Notes on Panorama - 'Britain on the Sick'

The programme gave a reasonable overview of the government's new approach to dealing with IB customers, focusing on claimants in Merthyr Tydfil. However, the issues raised were not covered in depth and most of the content would come as no surprise to people in welfare-to-work.

The choice of Merthyr had some impact on the show's findings, as the area is post-industrial with high unemployment and IB rates, and a lack of jobs.

Richard review of business support

With the potential incoming Conservative government, the Richard review of business support in the UK could have a major impact on the welfare-to-work industry.

The main effects on providers would be:

  • Closing down the Business Links and many related business support services.
  • Opening a single web portal that included a single online marketplace for government procurement.

Pause in DWP ESF awards

Further to the news on preferred bidders for the recent DWP ESF round, we've heard that the DWP sent an e-mail to prime contractors last week informing them that contract awards have been delayed as a number of providers have raised issues with the contracts the DWP was asking them to sign.

If you're a subcontractor and wondering why your primes still aren't talking with you, this is why. They're embargoed from talking with subcontractors until the official contract award has taken place.

What do you think of flexible New Deal?

I was talking to consultants this morning who are trying to decide whether to recommend investing in flexible New Deal (FND) prime contractors. I couldn't give them a straight answer. Can you? Will it give providers the freedom to truly help people, or the freedom to harm them? Are you looking forward to it? Are there any problems with the existing New Deal that it might solve? Write away!

The Policy Exchange seminar on US welfare reform

A couple of weeks ago, I went to a seminar being run by the Policy Exchange think tank, where US welfare economist Professor Doug Besharov discussed the US welfare reforms that seem to be motivating the right and scaring the left in the UK at the moment. Interestingly, the main news to emerge was that neither side's views were grounded in the reality of the US welfare system. What follows are notes taken during his presentation, and those of fellow speakers Richard Johnson and James Bartholomew.

DWP ESF Preferred Bidders

We've been keeping tabs on the preferred bidders for the DWP ESF round for a while, and have put together a complete list of preferred bidders:

Getting the most from Indus Delta

There's a lot of information on IΔ nowadays, and there's a fair chance you'll be able to find most of what you need. However, there are probably some things that aren't there. There's a solution to this. Log in, take a deep breath and create something!

Why post?

Do Jobcentre and provider staff mix?

Jobcentre Plus, welfare-to-work providers, and various support organisations all rely on advisers to help customers move towards work. But oddly, it's rare for advisers or other staff to cross the boundary between the public and private sector. Why is this? Are JCP and providers like chalk and cheese, or is it just unjustified fear of change?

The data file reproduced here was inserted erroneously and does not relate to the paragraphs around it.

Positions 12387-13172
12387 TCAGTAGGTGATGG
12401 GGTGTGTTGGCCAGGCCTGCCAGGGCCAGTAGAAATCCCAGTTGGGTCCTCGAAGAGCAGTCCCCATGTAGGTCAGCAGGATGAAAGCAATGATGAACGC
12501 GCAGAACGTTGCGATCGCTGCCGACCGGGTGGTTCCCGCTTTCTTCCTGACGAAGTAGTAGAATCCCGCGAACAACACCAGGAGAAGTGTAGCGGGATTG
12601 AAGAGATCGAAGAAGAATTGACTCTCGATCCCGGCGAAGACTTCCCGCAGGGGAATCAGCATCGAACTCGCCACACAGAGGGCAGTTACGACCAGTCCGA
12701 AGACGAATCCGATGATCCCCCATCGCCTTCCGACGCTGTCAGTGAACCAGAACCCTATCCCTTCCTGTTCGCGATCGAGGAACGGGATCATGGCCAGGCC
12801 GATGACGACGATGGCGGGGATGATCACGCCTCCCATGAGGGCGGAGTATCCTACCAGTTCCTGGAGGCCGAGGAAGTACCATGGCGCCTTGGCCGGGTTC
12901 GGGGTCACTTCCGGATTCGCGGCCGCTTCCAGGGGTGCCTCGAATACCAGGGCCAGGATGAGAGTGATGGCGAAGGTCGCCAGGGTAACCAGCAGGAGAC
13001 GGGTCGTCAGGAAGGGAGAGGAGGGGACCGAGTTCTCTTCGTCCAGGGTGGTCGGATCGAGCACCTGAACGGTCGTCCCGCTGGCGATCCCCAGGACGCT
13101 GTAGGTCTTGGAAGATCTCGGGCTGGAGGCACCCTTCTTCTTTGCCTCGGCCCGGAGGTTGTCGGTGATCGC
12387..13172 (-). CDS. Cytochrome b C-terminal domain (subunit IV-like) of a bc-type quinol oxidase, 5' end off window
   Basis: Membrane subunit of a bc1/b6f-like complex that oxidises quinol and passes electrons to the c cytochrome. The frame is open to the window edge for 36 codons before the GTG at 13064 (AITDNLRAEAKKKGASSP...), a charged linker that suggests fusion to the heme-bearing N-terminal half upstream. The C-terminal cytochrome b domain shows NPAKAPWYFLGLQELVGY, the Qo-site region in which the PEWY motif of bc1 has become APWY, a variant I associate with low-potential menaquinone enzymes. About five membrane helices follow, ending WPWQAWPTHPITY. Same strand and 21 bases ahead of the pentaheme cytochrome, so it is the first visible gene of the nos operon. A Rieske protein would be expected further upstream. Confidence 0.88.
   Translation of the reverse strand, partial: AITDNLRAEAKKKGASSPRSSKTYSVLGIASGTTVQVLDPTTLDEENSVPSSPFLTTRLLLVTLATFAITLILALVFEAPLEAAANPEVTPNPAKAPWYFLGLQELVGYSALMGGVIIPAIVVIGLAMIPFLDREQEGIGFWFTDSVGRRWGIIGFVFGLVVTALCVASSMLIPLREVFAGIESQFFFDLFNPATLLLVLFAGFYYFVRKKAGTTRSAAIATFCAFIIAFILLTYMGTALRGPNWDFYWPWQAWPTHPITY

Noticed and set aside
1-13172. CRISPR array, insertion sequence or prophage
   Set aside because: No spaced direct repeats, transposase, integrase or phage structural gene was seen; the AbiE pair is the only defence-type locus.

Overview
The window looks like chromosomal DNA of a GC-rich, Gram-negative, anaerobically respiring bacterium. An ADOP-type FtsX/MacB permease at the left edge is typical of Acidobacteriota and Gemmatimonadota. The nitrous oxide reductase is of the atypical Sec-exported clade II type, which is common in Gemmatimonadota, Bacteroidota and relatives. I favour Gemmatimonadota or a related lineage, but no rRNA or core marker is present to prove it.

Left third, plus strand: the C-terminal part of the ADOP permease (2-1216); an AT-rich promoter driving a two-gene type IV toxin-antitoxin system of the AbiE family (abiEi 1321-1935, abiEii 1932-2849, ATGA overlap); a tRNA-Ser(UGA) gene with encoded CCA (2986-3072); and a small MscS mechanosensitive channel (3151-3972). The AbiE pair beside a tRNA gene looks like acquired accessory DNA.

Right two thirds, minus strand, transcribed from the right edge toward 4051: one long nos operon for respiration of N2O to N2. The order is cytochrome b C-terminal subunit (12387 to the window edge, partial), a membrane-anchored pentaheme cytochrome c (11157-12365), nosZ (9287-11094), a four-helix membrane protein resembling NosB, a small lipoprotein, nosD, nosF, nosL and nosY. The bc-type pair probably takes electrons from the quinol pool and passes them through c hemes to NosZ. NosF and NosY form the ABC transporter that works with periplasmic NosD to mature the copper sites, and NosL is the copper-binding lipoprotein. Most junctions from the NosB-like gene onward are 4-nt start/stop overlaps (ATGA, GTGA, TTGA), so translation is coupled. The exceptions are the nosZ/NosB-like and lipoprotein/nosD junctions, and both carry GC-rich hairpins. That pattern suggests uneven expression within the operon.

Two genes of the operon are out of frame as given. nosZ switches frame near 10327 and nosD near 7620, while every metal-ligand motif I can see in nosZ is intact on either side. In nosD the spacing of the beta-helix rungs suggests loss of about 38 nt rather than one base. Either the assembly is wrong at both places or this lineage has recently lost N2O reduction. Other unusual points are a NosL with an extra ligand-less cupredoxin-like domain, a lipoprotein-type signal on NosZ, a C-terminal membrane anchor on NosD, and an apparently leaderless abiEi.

Creaming and Parking

At the flexible New Deal launch last week, I bumped into a rather well-known government adviser, and took the opportunity to ask him what he thought of creaming, parking and other perverse incentives. His response:

Site update!

Since the newswire was set up last autumn, it's been gradually building popularity through word of mouth. Most of the industry seems to know about it now, so it makes sense to step things up a notch. Site features now include:

  • Newswire - all editions of the welfare-to-work newswire
  • Knowledge base - a welfare-to-work wiki for industry resources

Third sector organisations and welfare to work

Third sector organisations can and already do bring a lot to welfare-to-work delivery in the UK. However, quite a few not-for-profits, charities and community organisations aren't sure what Freud, Pathways to Work, flexible New Deal and ongoing changes to DWP commissioning mean for them. So, a quick summary seems in order.

Carter & Carter sold to Newcastle College

ERSA has also been circulating an e-mail to the same effect, highlighting that the entire Employability division has been bought out and is therefore secure. It appears that Newcastle College has national ambitions. Who knew colleges could even do that?

LSC statement on the sale -

Relatedly, rumour has it that A4e has definitely secured the Surrey & Sussex Pathways contract previously held by Instant Muscle.

Cashflow and welfare-to-work provision

Cashflow is the amount of money being received and spent by a business in a period of time

Flexible New Deal - key points

Flexible New Deal will be operating across half the country from October 2009. These are the key points from the contract specifications:

NDDP Preferred bidders

So far we've heard that the preferred bidders include:

  • Shaw Trust have won 17 contracts. It's unclear whether this includes the 4 contracts they've taken over from Instant Muscle
  • A4e have won apparently 13.
  • Sencia are advertising for NDDP staff in 4 areas - Glasgow, Greater Manchester, South Tyne & Wear, and Greater Mersey & Liverpool.
  • Reed in Partnership have 3.
  • Working Links won Ayrshire but not all that much else.